Buried deep in the woods, surrounded by swamp, was a judiciously sized castle, baring two towers; one with a peak and the other an observation turret. What brick was not covered in vines was black, as if it had been charred with fire. Rek looked at the soggy ground before him and saw no foot prints or wheel tracks; no one had left or entered in quite sometime. He held ground for a brief moment, questioning the sanity of his mission; but since he’d gone to such lengths already, he decided to see it through. 
After dismounting and removing his helmet he ran to the front door: a large two piece metal gate that looked more like the entrance to a dungeon than a home. He banged on them until they slowly opened inwards, seemingly on their own. A stench of damp mold, suiting the blackness within, barged into his nostrils like an unwanted guest.
Rek stood there for a moment, unable to recall his last encounter with fear. Then the darkness within broke as a figure embracing a candle approached; stopping within a foot of the entrance and the dim sunlight that breached within. Rek could see nothing but an outline of a face; he spoke to break the unnerving silence, since the figure seemed unwilling to.
“The…The Mage please,” Rek pleaded. “I’ve come to see The Mage.” But there was no response. Rek stepped a little closer and opened the bundle. The figure leaned forward to see the child, exposing his features in the candle light for a brief moment. Rek wheezed at the sight of the pale skinned man who was remarkably stout for a person of such severe age.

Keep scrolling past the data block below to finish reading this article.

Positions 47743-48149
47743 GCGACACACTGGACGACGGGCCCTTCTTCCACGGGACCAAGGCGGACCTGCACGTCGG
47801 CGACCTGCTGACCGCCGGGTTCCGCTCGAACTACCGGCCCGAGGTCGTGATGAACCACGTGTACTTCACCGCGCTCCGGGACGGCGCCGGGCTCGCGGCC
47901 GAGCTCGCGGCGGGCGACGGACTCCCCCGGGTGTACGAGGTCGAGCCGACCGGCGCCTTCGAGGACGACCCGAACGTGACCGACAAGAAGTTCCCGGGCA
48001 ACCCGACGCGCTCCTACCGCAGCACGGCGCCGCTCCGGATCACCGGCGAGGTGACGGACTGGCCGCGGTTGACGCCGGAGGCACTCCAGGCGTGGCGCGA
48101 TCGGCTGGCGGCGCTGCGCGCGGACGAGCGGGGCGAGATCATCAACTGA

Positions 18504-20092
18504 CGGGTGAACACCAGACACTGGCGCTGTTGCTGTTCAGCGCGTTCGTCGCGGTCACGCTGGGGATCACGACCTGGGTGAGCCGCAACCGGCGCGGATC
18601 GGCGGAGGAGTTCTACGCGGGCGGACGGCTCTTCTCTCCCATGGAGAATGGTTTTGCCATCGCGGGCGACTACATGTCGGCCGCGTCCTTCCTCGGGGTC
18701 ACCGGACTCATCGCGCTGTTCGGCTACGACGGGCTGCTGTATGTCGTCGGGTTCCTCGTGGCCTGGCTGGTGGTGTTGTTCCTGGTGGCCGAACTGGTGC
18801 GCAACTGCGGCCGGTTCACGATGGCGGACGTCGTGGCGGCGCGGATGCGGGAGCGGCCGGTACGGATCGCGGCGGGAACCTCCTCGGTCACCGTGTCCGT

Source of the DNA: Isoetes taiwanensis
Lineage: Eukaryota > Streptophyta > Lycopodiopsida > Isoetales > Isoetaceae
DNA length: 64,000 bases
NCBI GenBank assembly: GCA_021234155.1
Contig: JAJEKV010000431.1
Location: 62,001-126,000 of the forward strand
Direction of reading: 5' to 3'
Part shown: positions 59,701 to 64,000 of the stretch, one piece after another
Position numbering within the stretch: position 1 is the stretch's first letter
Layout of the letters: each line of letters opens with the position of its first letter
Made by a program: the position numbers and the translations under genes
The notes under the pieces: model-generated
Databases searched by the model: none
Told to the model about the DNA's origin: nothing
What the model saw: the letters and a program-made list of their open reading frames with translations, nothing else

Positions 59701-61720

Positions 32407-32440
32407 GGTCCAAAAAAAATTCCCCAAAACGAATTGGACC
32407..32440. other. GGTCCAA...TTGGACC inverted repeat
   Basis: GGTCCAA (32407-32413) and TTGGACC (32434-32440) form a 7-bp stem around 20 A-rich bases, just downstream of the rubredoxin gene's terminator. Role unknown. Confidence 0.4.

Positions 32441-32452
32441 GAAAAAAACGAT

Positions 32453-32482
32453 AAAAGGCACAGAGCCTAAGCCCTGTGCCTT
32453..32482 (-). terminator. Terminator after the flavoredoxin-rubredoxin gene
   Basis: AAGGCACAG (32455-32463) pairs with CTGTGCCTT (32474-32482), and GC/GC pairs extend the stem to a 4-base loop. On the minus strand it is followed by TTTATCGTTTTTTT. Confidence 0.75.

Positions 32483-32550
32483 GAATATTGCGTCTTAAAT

He said nothing as he turned and walked inward, gesturing for Rek to do the same. When they got inside the figure raised a hand to stop Rek, while he continued on into the darkness of the hallway before them. Rek ignored his surroundings, denying his curiosity in fear of what he might see.
Moments later, the candle light reappeared down a distant hallway. Two sets of shuffling feet competed with the boom of Rek’s heart. The figure with the candle drifted off to the side to leave Rek face to face with The Mage. He was dressed in a black robe, tied with a black cord that draped his waist like a dead snake.
His age was hard to guess; his wrinkles were profound yet his hair was jet black, draping well past his ears. Candle light flickered off his facial rings; two in each ear and one in his chin that dangled a hand span below.
“Do I know you?” he asked, in a voice that was coarse as wool rope.
“I am uncertain my lord. My name is Rek. I’ve brought something I trust is of great value to you.” Rek opened the bundle and held it out for him to see.
“Of what purpose would an ugly child provide me?”
Rek’s hands trembled, sensing The Mage’s impatience.
“I’ve taken him from his family my lord; they cast him into the flames upon moment of his birth.”
 The Mage stepped forward, “And his mother, what of his mother, did she feed him, did she touch him, has he been contaminated by her suckle?”
“This child has known no love or touch of warmth from its mother, this I swear.”
“Then you have done well, Rek the Warrior; I shall keep the child and bestow upon you my favor.”
“Thank you, milord.”
The Mage took the child from him, careful not to touch its skin.
 “May I ask what this favor might be milord?”
The Mage turned back to him, annoyed with his insistence,